NICE, FRANCE -- Unlike the horrid weather of late in the south of France, when my partner and I and his children were there in the late summer of 2013 for a wedding, it was spectacular--sunny, dry, clear.
I remember turning my face up to the sun and closing my eyes and being astounded I could be so lucky to just feel such light. Then to open my eyes and actually see and be in that light was something I will not ever forget.
The artists associated with that region might at first seem like they missed the plot, given how they are known for their abstraction of what the light so clearly lays bare in that place. But, Matisse, Picasso, and even Van Gogh, whose relationship to light was through the prism of his interior borealis of smeary greens, would have been utterly swaddled in the paradoxicaly soft, but pure--and thus light that is hard, like Picasso's cubed and angular faces.
Cezanne, who approached color as essential to a thing's dimension, makes the most sense to me when I consider my own experience of how the sun meets the earth there, since the clarity of the light, if you stand still and look through it, shows you every single glint on each surface, and so every line becomes etched and every color cuts through you, and floods you with a luminousity: are you radiating or reflecting the light? I do not know, scientifically or otherwise. I just know that it was the first time I had truly every considered that color is not something that fills a thing, but is the armature of the thing, too.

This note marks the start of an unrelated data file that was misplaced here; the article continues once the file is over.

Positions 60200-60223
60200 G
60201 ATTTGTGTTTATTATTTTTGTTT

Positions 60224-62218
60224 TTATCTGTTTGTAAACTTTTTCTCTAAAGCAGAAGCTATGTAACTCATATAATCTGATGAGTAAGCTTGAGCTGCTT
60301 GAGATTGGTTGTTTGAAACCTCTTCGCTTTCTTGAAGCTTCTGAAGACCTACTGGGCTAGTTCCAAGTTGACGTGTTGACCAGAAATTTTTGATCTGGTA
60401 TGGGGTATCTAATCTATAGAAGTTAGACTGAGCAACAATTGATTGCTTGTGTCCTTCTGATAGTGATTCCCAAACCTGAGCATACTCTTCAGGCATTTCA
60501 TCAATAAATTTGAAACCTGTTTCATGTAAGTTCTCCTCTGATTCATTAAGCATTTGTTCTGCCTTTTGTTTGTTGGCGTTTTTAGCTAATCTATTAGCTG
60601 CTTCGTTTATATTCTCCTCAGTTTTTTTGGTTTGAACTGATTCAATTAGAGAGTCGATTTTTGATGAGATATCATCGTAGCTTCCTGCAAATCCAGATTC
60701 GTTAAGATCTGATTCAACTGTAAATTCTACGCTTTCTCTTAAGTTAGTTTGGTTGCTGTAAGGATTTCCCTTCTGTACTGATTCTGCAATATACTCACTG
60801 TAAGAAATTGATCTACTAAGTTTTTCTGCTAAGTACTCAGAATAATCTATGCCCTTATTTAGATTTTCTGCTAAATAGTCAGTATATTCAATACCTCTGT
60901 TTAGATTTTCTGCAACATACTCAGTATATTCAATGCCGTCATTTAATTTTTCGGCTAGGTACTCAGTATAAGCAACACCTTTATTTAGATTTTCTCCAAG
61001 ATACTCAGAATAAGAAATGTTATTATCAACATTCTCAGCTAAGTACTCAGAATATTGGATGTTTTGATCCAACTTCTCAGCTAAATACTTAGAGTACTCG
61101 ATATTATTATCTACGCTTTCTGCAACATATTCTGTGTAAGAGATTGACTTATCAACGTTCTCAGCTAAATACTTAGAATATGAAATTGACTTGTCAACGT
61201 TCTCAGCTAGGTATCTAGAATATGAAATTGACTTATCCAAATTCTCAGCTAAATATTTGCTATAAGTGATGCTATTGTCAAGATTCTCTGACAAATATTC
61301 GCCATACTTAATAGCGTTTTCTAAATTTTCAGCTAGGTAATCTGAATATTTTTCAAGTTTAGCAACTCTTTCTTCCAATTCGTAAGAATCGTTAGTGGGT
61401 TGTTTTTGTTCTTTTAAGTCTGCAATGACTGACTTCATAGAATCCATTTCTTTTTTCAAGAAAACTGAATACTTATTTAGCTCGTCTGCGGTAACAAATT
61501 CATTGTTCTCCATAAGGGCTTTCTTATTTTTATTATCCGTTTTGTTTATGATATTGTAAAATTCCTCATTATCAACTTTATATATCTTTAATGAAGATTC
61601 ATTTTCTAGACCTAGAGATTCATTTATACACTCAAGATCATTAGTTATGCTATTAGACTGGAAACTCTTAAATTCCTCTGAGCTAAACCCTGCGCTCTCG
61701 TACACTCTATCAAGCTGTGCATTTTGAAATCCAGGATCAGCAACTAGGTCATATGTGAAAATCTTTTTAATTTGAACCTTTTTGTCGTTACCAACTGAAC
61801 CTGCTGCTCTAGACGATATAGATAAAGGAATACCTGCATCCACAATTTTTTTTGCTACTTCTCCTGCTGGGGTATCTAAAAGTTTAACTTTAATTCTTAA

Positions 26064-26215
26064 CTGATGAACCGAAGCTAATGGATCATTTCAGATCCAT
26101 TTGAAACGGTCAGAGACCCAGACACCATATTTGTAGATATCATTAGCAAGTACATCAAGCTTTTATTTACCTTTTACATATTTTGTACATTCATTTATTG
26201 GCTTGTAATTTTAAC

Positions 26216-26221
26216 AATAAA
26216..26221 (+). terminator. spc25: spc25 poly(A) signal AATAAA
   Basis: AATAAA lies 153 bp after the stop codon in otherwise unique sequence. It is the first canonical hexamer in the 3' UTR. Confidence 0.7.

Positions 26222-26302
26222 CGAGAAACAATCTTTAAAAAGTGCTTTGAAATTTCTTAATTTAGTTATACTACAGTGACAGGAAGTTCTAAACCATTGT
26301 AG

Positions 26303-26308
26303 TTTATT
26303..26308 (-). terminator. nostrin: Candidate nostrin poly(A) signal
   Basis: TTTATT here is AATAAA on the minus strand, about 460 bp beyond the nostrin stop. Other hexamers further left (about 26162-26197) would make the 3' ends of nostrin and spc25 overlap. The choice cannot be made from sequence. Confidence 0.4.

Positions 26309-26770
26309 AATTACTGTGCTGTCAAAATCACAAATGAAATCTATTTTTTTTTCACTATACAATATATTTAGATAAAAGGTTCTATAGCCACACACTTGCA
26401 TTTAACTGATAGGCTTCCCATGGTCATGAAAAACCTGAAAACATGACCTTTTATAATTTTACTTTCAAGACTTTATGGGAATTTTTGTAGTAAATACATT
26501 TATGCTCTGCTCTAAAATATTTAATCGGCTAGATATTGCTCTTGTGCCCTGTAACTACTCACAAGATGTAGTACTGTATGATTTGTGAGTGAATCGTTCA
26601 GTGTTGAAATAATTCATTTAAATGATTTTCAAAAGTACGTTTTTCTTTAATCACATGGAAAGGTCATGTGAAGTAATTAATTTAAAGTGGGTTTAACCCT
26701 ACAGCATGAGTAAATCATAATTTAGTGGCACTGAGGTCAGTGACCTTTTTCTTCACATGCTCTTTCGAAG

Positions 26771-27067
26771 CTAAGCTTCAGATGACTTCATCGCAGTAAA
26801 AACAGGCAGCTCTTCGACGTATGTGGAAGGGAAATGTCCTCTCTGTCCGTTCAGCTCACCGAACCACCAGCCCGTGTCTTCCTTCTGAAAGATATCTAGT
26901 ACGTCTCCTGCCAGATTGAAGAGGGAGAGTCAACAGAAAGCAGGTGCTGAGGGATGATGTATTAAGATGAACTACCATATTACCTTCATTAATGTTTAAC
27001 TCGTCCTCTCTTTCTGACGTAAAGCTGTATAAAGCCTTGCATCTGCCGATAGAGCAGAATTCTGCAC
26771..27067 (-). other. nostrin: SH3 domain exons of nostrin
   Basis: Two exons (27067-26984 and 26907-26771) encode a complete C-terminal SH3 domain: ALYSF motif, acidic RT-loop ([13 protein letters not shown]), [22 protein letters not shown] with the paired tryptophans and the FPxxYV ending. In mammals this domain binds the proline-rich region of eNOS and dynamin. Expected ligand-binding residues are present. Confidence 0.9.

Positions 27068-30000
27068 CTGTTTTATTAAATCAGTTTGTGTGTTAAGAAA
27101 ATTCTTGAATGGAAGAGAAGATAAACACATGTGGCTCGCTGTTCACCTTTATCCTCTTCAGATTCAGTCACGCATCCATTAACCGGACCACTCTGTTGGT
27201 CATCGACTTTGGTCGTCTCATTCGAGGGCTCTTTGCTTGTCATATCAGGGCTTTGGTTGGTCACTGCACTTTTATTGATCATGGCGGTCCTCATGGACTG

It was one of the happiest moments of my life, one I will cherish for as long as I remember it, to steal a quiet little respite to myself in Cannes, even though it was simply in front of the busy train station, where I observed everything quotidien--the buses, the scooters, the taxis, all made holy in that light.
Although my photos of Antibes where the light was most memorable, are lost, happily I have rediscovered where I had tucked the rest of my digital memories. What is not lost is the astonishment I felt when, after having wandered away from the pack, I followed a wild, guttural, feminine sound--ullulating elders of a Tunisian family celebrating the marriage of a plump, young bride, whose family and that of the groom's were circling around her in the street singing, dancing, and making that strange-tongued cry. There was again so much color! Ribbons of every hue and in gold, too, tied to their percussive pieces and in their hair, and even their wrists.
And the brown-skinned bride, her raven hair sleek and glimmering with glittering ribbons, glistened with sweat as she danced round and round, the din around her rising and everyone who passed by stopping, arrested by the pounding feet, the clapping hands, and that tribal, primitive sound resounding off the walls of the ancient town, just like the light itself. And then it stopped, and everyone bust into a cheer before it all began again.